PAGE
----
You will do this for both machines. We will concentrate on the database server first. This is only going to be a 2 tier app. We will have a Database server and a Web/PHP/Wordpress server. You can add more however you want to but this is a good start. Perhaps for the third you could add proxy like the blog post above. Personally, I was just going to put the client machine on it to access the first two. But it is all up to you – it’s your world, and if you want a happy little tree in there, you put one in there. J
Database Server Config
We are going to use MySQL like the original blog.
yum install -y mysql mysql-server mysql-devel
The above line will install all the needed pieces of SQL that we will need. We now need to start the service, set it to run at start up, and go through the small setup of creating a admin password and deciding whether we want a default database in addition to the one we create and if we want to allow anonymous users and remote root login.
service mysqld start
chkconfig mysqld on
Also another thing I should note is that it is much easier to copy and paste my commands. To do this I would recommend using puTTY. We are now going to create our database and set permissions for it.
mysql -u root -p
SELECT User, Host, Password FROM mysql.user;
CREATE DATABASE wordpress;
CREATE USER wp_svc@localhost;
CREATE USER wp_svc@’%’;
SET PASSWORD FOR wp_svc@localhost=PASSWORD(“Password123”);
GRANT ALL PRIVILEGES ON wordpress.* TO wp_svc@localhost IDENTIFIED BY ‘Password123’;
GRANT ALL PRIVILEGES ON wordpress.* TO ‘wp_svc’@’%’ IDENTIFIED BY ‘Password123’;
You can change the above to whatever parameters you wish, just write them down as you will need them later. I also bound MySQL to the IP address you can do that at /etc/my.cnf if you wish. The code is below.
Obviously, you would change the IP address to the one you are using. And that’s it for the DB.
First thing we need to do on this machine is disable the firewall again. We also need to disable SELINUX since if we don’t, our packets will never leave this machine (something I struggled with and finally got the help of my good friend Roger H. in order to figure out. Shameless plug for him at his blog here http://www.rhes-tech.com/ – I highly recommend you check him out as he is a brain when it comes to Linux things. So here is the code we need:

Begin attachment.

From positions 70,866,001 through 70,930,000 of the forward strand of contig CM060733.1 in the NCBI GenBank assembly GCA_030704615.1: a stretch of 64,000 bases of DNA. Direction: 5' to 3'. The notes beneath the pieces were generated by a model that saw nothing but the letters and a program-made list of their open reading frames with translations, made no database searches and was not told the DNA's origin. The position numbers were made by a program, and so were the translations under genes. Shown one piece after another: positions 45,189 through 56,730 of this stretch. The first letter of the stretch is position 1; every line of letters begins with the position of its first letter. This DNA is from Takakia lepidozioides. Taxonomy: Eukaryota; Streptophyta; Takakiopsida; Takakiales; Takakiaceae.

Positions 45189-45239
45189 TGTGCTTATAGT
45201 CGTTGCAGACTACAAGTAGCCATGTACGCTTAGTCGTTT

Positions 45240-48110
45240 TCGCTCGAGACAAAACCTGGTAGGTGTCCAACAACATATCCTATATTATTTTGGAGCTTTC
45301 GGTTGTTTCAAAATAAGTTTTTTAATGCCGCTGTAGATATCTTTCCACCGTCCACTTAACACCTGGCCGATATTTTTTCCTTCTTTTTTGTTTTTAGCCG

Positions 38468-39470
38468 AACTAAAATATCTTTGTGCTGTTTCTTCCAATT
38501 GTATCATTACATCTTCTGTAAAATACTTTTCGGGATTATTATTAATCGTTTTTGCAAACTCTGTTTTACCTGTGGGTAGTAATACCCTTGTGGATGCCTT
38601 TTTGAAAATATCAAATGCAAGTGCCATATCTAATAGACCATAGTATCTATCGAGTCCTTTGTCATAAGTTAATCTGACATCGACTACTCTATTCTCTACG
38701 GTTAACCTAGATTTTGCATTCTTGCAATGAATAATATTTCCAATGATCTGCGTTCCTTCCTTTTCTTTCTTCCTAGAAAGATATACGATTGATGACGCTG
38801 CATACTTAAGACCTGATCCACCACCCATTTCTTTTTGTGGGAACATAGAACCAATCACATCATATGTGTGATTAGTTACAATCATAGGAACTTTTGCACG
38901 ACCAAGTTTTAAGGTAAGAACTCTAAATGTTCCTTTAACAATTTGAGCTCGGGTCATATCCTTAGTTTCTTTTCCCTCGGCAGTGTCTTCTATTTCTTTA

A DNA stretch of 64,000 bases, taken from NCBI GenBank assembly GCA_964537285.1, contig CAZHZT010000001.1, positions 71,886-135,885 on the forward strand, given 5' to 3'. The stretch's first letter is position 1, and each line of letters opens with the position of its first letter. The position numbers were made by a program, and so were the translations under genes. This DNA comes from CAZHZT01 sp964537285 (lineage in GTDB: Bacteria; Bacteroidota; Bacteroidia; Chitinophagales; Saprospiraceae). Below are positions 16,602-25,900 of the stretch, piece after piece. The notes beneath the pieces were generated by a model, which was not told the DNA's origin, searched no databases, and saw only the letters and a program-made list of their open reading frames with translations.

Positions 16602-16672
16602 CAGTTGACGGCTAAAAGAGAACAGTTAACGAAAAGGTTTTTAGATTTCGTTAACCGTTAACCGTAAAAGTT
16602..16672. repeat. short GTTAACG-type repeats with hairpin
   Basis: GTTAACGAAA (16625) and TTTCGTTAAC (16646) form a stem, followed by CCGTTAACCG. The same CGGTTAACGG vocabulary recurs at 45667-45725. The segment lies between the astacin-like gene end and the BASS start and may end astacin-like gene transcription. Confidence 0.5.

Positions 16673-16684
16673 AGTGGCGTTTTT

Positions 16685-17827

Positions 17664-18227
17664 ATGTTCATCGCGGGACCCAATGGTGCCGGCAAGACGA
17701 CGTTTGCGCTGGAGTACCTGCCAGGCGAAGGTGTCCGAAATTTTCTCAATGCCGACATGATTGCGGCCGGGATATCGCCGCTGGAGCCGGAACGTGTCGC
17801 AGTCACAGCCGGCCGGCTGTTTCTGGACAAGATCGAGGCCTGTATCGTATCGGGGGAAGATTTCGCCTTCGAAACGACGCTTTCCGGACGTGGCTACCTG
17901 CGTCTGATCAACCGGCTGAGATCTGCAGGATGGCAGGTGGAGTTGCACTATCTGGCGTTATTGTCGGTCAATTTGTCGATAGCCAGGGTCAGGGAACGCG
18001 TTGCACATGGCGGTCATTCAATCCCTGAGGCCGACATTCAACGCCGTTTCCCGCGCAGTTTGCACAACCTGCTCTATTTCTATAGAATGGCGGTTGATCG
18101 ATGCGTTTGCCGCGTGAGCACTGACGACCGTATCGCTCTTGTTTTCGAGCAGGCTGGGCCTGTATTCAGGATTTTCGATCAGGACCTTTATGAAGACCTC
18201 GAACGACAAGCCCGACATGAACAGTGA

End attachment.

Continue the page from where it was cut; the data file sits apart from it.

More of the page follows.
service iptables save
service iptables stop
chkconfig iptables off
In order to disable SELINUX from making our life horrible, we are going to set it to Permissive mode. If we fully disable it, it could scream at us. Therefore, use your favorite text editor and edit /etc/sysconfig/selinux file and you want to change the SELINUXTYPE=targeted. It will look like this :
# This file controls the state of SELinux on the system.
# SELINUX= can take one of these three values:
# enforcing – SELinux security policy is enforced.
# permissive – SELinux prints warnings instead of enforcing.
# disabled – SELinux is fully disabled.
# SELINUXTYPE= type of policy in use. Possible values are:
# targeted – Only targeted network daemons are protected.
# strict – Full SELinux protection.
# SETLOCALDEFS= Check local definition changes
Next we are going to install a ton of stuff.
yum install -y httpd
chkconfig –levels 235 httpd on
The above installs Apache web server and starts it at machine start up. Next we need to install PHP as this is what WordPress requires to run. We will also install the supporting modules.
Next we will download the latest version of WordPress (as of this scribbling 4.7) and we will then need to unzip it and then copy it over to the webserver www home directory. Then we will need to add the config to point back to the DB server.
Again, using your favorite text editor open the wp-config.php file and change it like below. If you chose different values for your database name and username/password you will need to use that info now.
// ** MySQL settings – You can get this info from your web host ** //
/** The name of the database for WordPress */
/** MySQL database username */
/** MySQL database password */
/** MySQL hostname */
/** Database Charset to use in creating database tables. */
/** The Database Collate type. Don’t change this if in doubt. */
Once this is done you can go to your website to finish the WordPress install. The address should look something like this. You can use the FQDN or IP address.